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EU climate and energy policy beyond 2020: are additional targets and instruments for renewables economically reasonable?

[working paper]

Sijm, Jos; Lehmann, Paul; Chewpreecha, Unnada; Gawel, Erik; Mercure, Jean-Francois; Pollitt, Hector; Strunz, Sebastian

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Corporate Editor Helmholtz-Zentrum für Umweltforschung - UFZ
Abstract The European Council has proposed to stick to a more ambitious GHG target but to scrap a binding RES target for the post-2020 period. This is in line with many existing assessments which demonstrate that additional RES policies impair the cost-effectiveness of addressing a single CO2 externality, and should therefore be abolished. Our analysis explores to what extent this reasoning holds in a secondbest setting with multiple externalities related to fossil and nuclear power generation and policy constraints. In this context, an additional RES policy may help to address externalities for which firstbest policy responses are not available. We use a fully integrated combination of two separate models the top-down, global macro-economic model E3MG and the bottom-up, global electricity sector model FTT:Power – to test this hypothesis. Our quantitative analysis confirms that pursuing an ambitious RES target may mitigate nuclear risks and at least partly also negative non-carbon externalities associated with the production, import and use of fossil fuels. In addition, we demonstrate that an additional RES target does not necessarily impair GDP and other macro-economic measures if rigid assumptions of purely rational behaviour of market participants and perfect market clearing are relaxed. Overall, our analysis thus demonstrates that RES policies implemented in addition to GHG policies are not per se welfare decreasing. There are plausible settings in which an additional RES policy may outperform a single GHG/ETS strategy. Due to the fact, however, that i) policies may have a multiplicity of impacts, ii) the size of these impacts is subject to uncertainties and iii) their valuation is contingent on individual preferences, an unambiguous, “objective” economic assessment is impossible. Thus, the eventual decision on the optimal choice and design of climate and energy policies can only be taken politically.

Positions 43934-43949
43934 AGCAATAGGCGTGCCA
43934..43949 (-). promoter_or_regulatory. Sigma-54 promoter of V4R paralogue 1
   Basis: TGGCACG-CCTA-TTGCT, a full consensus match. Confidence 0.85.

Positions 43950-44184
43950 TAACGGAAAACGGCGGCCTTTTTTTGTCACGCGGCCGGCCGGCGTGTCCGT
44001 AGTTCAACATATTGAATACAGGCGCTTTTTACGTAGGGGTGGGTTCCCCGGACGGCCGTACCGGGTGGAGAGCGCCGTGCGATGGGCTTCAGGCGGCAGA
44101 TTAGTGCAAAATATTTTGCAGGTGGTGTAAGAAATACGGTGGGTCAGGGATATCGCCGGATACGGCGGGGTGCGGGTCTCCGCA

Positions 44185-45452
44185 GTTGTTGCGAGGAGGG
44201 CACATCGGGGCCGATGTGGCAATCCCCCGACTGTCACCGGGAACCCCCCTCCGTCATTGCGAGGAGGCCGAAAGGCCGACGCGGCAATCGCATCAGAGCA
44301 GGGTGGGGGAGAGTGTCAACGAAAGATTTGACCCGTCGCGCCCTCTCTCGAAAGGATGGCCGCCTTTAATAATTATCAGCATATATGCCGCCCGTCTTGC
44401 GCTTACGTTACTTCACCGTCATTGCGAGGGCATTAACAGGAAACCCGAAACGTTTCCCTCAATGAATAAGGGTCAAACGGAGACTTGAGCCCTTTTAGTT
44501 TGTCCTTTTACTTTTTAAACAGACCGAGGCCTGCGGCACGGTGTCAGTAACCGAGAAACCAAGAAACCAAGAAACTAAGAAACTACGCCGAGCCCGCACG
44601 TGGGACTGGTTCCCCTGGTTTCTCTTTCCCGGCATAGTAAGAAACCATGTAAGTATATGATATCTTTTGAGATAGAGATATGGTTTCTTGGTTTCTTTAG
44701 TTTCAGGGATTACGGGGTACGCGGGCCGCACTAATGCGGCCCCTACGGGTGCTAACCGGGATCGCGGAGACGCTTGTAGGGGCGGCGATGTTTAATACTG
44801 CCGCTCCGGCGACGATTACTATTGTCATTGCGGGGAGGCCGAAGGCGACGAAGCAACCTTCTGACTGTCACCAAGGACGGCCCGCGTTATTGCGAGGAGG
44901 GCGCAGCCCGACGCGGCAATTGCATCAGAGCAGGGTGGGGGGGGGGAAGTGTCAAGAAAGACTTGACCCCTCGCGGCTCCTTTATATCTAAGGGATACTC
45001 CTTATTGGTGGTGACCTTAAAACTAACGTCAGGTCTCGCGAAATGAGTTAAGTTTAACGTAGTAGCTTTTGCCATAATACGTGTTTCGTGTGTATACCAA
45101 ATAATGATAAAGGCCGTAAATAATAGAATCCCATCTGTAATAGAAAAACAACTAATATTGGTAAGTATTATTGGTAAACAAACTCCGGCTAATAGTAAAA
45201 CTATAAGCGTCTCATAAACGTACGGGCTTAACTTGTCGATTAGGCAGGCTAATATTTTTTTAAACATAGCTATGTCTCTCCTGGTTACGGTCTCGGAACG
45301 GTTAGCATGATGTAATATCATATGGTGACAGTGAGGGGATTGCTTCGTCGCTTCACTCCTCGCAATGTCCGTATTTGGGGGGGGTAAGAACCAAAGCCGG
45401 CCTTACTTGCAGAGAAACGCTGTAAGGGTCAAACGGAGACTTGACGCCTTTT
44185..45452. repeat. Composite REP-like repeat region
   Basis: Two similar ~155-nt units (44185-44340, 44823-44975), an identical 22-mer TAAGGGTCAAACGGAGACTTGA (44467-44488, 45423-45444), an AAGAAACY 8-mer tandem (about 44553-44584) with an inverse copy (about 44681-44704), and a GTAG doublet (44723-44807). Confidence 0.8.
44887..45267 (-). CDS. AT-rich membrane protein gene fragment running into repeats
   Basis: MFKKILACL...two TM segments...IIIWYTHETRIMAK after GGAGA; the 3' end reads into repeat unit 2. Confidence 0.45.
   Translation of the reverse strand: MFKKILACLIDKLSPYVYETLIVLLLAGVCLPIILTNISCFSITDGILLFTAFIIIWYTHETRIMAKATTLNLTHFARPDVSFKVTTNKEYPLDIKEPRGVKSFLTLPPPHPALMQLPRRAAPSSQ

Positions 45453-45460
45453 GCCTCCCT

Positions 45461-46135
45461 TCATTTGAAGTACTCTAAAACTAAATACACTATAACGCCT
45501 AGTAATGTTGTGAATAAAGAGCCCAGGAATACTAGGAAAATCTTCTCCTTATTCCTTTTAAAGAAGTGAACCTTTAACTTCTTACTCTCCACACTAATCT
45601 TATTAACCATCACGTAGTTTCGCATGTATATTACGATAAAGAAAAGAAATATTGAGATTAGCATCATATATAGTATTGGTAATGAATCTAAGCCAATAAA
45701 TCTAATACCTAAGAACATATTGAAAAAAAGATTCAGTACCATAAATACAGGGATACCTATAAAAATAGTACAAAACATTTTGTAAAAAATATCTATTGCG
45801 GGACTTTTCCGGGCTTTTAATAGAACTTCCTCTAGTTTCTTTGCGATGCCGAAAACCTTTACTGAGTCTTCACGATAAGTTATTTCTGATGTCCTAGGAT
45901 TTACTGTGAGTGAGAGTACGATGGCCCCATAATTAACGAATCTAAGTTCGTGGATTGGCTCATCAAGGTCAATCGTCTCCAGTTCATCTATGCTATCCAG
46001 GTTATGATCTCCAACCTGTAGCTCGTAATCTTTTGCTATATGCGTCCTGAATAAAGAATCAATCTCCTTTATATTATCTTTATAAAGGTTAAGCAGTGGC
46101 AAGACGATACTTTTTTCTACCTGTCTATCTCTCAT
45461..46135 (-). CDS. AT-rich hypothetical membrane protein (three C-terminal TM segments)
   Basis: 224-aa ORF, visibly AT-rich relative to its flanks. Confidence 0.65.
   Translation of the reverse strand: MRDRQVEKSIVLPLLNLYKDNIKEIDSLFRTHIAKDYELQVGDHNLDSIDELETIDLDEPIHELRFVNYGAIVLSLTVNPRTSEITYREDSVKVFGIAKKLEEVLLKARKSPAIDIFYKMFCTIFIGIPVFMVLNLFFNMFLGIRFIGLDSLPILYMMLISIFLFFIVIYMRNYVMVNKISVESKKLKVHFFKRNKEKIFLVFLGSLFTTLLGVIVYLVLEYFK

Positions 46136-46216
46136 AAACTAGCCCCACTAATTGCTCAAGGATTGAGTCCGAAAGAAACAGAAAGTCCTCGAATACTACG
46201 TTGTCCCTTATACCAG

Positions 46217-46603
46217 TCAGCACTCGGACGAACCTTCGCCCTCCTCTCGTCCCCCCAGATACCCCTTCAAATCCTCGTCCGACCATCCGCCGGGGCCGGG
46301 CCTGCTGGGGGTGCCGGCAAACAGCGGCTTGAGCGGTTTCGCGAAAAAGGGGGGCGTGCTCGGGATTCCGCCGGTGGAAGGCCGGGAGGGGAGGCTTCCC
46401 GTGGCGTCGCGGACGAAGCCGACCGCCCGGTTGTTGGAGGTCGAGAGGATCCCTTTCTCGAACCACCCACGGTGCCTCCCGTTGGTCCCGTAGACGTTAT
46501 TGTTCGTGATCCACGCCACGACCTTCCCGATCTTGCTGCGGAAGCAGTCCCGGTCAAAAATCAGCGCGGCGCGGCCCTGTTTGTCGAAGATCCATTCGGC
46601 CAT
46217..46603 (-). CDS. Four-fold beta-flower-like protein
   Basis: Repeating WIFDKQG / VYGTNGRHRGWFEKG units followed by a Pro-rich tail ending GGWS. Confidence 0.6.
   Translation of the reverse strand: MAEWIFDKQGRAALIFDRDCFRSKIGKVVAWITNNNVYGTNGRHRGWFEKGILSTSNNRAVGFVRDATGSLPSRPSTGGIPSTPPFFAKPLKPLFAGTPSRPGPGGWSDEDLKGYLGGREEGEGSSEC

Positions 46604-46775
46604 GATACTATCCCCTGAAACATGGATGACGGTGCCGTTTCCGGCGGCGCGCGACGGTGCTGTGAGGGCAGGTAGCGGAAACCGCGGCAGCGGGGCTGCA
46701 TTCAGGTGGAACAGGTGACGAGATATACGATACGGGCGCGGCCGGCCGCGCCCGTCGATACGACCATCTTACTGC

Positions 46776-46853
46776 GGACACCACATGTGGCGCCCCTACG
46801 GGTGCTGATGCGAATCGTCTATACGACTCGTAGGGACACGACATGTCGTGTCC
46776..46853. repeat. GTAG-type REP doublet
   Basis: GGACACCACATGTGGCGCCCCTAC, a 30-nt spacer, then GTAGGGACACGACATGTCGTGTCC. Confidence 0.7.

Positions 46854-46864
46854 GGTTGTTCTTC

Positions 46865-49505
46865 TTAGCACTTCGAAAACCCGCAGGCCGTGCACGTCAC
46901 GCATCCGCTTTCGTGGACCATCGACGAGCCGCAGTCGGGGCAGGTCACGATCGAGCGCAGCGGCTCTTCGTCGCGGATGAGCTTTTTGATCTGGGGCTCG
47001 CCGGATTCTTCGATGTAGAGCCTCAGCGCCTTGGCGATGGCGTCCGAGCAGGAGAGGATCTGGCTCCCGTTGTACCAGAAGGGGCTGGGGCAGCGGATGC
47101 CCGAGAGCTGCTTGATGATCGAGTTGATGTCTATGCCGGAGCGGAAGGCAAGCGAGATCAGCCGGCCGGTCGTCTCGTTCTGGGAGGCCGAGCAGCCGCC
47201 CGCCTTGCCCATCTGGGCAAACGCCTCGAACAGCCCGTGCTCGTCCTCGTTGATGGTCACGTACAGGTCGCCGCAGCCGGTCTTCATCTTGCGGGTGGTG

Keywords climate policy; energy policy; EU; emissions trading; renewable energy; energy supply; efficiency
Classification Special areas of Departmental Policy; Ecology, Environment; European Politics
Free Keywords policy mix
Document language English
Publication Year 2014
City Leipzig
Page/Pages 36 p.
Series UFZ Discussion Papers, 3/2014
ISSN 1436-140X
Status Published Version
Licence Creative Commons - Attribution-NonCommercial-ShareAlike